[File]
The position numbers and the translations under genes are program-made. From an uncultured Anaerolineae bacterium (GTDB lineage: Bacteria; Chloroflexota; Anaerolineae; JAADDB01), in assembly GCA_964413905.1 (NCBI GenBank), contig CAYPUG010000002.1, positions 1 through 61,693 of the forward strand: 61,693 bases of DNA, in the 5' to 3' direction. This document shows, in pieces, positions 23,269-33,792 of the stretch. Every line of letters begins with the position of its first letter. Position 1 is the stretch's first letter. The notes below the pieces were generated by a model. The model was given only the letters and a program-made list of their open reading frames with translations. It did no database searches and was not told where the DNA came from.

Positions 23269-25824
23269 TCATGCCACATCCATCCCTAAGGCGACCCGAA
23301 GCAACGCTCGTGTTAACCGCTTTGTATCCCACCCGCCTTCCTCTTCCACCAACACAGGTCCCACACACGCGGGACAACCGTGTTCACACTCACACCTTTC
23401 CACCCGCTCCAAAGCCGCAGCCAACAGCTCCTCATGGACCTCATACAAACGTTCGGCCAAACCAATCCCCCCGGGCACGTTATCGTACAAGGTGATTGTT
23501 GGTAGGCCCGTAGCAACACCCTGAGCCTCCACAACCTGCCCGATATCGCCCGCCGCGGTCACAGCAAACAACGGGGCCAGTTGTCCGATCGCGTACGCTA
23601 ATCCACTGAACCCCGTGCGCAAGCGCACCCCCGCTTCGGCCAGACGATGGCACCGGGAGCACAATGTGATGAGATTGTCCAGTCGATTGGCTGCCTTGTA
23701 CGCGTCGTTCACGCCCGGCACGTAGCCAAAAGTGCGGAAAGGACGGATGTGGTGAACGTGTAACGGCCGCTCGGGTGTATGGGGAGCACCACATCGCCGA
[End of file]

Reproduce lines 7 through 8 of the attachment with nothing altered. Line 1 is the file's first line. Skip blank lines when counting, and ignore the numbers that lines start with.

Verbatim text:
23601 ATCCACTGAACCCCGTGCGCAAGCGCACCCCCGCTTCGGCCAGACGATGGCACCGGGAGCACAATGTGATGAGATTGTCCAGTCGATTGGCTGCCTTGTA
23701 CGCGTCGTTCACGCCCGGCACGTAGCCAAAAGTGCGGAAAGGACGGATGTGGTGAACGTGTAACGGCCGCTCGGGTGTATGGGGAGCACCACATCGCCGA